"This book is a worthy addition to anyone’s library and one that I will definitely be rereading in the future."Western Front Association - Hampshire & Isle of Wight Branch
Much has been written about the 306 soldiers who executed during the First World War but this new book by Andrea Hetherington provides a timely study of the more than 80,000 cases of desertion and absence tried in the UK. We discover a wide range of motivations for desertion, from principal to protest. Links with criminality are explored - both the impact of criminals entering the Army and the criminality associated with deserters who were without other means of support. Throughout this well researched book the links to policy and the approach of local communities, the Army and legal system are well explained. However, the rich and sometimes dark nature of the personal stories of people involved bring human interest and certainly help to make this a great read. While some cases seem straightforward many more bring shades of grey, and sometimes lead to tragic consequences for those involved.David Barras, Secretary of the Northumberland Branch of the Western Front Association
This book is a must read for those with any interest in the home front in Britain during the First World War. Highly Recommended.
Rating: 5 out of 5 starsNetGalley, Emma Albery
Brilliant book, well researched and very well written. I didn’t know that many men abandoned their original units to get to the front faster. This really helps with my family research.
Rating: 5 out of 5 starsNetGalley, Hilary WHITE
So this book is very much an eye opening read, taking things that most people who are interested in either war or family history and expanding the vistas behind it to the incredibly personal and giving real meaning to the ideas of the “impact” of this war on so many people. This together with both established class privilege and further the seeming randomness of the legal process for ordinary people (no doubt matching that of the military experience for so many men) makes this quite a painful read at times. The impact of the establishment of minutiae of military requirements on people (often those who didn’t even volunteer for this life) on top of the daily financial difficulties of life for so many are especially poignant for readers who might experience something similar. Hetherington has produced an impressive melding of facts and reactions and the impact on ordinary people, so this is a very humane and important book even for the non specialists.
Rating: 5 out of 5 starsNetGalley, Gemma Allen
I really enjoyed this book. Having already read a lot of books about the First World War, this book was refreshing and a very enjoyable read, I would recommend this book to anyone with an interest in the war and social history.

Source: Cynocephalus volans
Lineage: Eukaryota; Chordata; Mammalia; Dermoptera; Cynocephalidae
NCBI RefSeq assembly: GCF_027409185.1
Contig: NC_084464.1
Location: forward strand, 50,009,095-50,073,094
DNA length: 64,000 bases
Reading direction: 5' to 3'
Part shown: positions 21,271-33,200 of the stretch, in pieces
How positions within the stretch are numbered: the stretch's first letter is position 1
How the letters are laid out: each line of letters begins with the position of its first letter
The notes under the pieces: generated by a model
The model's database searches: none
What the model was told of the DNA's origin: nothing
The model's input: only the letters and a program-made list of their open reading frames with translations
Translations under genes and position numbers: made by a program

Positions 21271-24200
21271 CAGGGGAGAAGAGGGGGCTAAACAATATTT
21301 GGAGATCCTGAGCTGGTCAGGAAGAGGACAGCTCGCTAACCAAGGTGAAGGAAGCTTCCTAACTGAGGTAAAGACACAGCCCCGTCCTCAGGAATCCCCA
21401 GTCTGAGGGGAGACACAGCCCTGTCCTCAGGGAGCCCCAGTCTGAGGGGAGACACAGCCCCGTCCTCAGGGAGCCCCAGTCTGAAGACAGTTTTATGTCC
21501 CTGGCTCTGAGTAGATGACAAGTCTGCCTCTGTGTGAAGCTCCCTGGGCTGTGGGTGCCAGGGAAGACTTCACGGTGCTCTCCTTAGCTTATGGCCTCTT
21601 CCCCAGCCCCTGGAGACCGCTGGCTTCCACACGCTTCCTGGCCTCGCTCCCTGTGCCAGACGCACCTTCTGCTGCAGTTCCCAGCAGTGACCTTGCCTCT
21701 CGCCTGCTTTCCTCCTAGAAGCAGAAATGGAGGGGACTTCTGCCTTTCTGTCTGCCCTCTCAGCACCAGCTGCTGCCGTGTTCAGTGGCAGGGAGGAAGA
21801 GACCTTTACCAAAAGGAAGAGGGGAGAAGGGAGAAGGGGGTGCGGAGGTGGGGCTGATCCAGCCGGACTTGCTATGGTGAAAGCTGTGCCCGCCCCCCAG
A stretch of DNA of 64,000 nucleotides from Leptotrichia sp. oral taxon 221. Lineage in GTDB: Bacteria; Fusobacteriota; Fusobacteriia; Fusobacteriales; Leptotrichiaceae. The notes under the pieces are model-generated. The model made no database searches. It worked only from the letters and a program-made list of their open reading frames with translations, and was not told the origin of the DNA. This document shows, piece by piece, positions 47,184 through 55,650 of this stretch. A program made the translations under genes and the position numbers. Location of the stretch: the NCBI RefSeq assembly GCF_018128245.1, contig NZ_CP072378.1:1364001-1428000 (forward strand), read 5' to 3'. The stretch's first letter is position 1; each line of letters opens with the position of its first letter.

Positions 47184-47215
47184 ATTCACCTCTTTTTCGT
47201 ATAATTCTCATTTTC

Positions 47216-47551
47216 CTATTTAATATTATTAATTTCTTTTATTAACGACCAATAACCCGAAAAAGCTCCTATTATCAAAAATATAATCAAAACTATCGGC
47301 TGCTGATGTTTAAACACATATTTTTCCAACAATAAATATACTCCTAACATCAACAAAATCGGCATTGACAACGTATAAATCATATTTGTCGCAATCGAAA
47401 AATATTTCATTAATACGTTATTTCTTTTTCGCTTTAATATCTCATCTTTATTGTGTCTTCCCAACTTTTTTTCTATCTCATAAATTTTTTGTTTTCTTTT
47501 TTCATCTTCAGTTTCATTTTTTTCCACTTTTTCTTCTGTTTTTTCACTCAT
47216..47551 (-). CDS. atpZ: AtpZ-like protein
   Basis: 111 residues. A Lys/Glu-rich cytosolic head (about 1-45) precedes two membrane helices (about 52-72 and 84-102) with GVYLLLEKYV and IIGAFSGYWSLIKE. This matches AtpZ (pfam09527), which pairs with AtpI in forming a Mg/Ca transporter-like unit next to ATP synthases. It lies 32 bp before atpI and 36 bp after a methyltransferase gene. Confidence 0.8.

Rating: 5 out of 5 starsNetGalley, Sue Sykes
This book was such an emotive read. I really enjoyed the read and would so recommend it but be prepared to have tumbling emotions.
Rating: 5 out of 5 starsNetGalley, Catherine Hankins
I enjoyed this book as it gave me insight not only into the war, but the challenges the everyday men faced in fighting it, or not. Good historical account and seems as well researched as it could be considering the shelling Britain took during either world war. I am aware of records be lost due to bombings in Europe, so London's losses don;t surprise me. I am glad the author has worked to gather the info into the this book. It needs to to told. Kudos to Andrea Hetherington. I was also glad to learn those who were executed were exonerated.
The author has succeeded in delivering the story of desertion on the home front that rightly adjusts the focus from the ‘shot at dawn’ story at the battle front. Putting aside that many of the 307 who were subsequently ‘pardoned’ in a time when the judicial system and social structures had changed, the story of home desertion follows a similar pattern but without the fatal consequences. In general the home deserter (or absentee) followed a similar pattern of men ill fitted to serve in the military. Many were petty criminals, social misfits and men conditioned by a growing change in social values that some took as a basis to confront military and civil authority. Many were serial offenders, absconding on several occasions. No doubt many just didn’t want to serve in the military and preferred civilian life.Michael McCarthy
This book brings together many sources and accounts that illustrate the matter and explains the context in which a minority of men let down their comrades. The occasions when their actions were prompted by a form of altruism are depressingly few.
Michael McCarthy. Battlefield Guide